As long as a particular rule is not said to be applicable to specific classes or cadres it cannot be presumed to be a special rule. It will be applicable to all sectors. An instruction has to be for a special group or for a special purpose or has to be binding on all and valid for all purposes, Badarayana and Jaimini held. They took a realistic position while interpreting the Vedic hymns.
They agreed that the rules of permission should recognize that the purpose of one's action is related to what he longs for in the laudatory hymn. The formula deals not with the fruits of one's action but with the desire and purpose that he had before embarking on an action. The individual wanted permission of the official under permitted acts and not under prescribed duties.
Destruction of the effects which were bi-products of such acts is not related to union with the ultimate. All except those in the stage of householder were required to practise celibacy. Badarayana advocated studying as the duty of all. But he did not make it obligatory. For those in householdership it was only recommended.
Jaimini refuted that it was recommended by the older code. Jaimni envisaged a cultural aristocracy that was superior to the intellectual aristocracy. The latter would be superior to the governing elite of nobles (karmadevas). It was only after they had attained the level of that higher cultural aristocracy the sages could be freed from their duties. Badarayana agreed with this but only partially.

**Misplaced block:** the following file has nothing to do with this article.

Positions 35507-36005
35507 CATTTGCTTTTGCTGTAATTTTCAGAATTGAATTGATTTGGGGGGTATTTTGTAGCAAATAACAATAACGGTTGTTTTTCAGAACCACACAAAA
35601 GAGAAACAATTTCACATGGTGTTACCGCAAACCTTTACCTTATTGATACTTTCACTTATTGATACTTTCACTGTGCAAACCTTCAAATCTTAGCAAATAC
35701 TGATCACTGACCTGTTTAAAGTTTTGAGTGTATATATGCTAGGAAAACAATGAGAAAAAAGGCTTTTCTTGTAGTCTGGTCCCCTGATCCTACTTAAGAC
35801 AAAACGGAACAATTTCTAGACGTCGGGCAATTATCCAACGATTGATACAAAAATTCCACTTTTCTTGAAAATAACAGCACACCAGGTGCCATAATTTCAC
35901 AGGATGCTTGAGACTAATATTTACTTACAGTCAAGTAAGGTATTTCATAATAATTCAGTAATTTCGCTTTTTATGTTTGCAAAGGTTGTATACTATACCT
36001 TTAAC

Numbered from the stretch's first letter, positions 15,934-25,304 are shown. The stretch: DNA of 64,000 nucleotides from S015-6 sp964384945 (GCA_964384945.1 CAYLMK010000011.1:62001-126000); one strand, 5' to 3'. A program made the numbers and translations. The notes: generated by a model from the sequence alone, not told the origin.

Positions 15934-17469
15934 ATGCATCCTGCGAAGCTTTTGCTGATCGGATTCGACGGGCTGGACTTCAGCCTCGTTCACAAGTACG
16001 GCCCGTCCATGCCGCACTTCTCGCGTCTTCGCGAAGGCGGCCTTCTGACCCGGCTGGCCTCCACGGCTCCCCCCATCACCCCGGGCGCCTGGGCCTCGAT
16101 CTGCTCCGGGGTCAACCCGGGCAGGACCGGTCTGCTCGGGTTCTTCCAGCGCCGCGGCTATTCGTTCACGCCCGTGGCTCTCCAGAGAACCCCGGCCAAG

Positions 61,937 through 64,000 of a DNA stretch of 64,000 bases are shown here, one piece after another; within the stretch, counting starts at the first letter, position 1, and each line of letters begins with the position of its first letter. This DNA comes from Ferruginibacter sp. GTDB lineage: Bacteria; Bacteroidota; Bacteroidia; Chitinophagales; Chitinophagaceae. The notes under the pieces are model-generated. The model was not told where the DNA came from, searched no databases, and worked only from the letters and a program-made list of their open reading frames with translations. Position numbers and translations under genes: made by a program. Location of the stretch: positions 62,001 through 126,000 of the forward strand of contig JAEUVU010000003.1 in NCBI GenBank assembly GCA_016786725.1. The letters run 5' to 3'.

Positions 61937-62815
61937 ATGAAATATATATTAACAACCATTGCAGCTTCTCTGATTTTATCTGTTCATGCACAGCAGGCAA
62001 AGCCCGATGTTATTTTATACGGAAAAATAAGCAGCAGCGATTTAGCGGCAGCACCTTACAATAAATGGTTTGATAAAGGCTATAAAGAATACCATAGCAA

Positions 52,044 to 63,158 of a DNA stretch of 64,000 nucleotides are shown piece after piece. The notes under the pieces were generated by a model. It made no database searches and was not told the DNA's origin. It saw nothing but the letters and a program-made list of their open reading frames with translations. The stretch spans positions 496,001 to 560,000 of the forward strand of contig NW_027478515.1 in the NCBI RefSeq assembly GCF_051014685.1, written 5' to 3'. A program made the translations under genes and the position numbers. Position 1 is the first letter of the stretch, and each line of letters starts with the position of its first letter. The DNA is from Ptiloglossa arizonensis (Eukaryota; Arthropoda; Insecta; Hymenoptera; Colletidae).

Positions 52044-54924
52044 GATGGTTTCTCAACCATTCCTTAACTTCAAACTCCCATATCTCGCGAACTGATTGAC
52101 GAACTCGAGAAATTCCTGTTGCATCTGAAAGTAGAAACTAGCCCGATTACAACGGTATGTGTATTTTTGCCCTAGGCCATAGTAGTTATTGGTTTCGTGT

According to Badarayana the Vedas held on par the three stages of life (when one had to observe celibacy). This was with respect to the three domestic fires.
Jaimini and others were worried about procedural rules rather than the main responsibilities pertaining to the stage of life. Neither Jaimini nor Badarayana objected to these.
The Upanishads honour some of the Vedic officials while presenting the features of the traditional sacrifices. But their approach varies from that of the Vedas and is new, Badarayana explains.
He points out that one who attains the status of a highly educated and impartial jurist (brahma-samstha) is entitled to become a member of the cultural aristocracy (amrtatvam, devas).
Badarayana clarifies that his insistence is that the new code is to be adhered to not only literally but also in spirit. Mere lauding of the officials whether old or new is not enough. Yheir directives are to be obeyed.
Some students objected to resorting to fables to circumvent or skip over the main instruction. Badarayana refuted that this was a weakness. They were used for specific purposes. They did not undermine the status and authoritativeness of a upanishad. Those episodes could be placed in an annexure to avoid being obtrusive.
The Upanishads have not been granted the status of the Vedas whose hymns lauded Agni and sought his permission for every act. But they helped him to realize his powers and his relations with the other members and sectors of the larger society.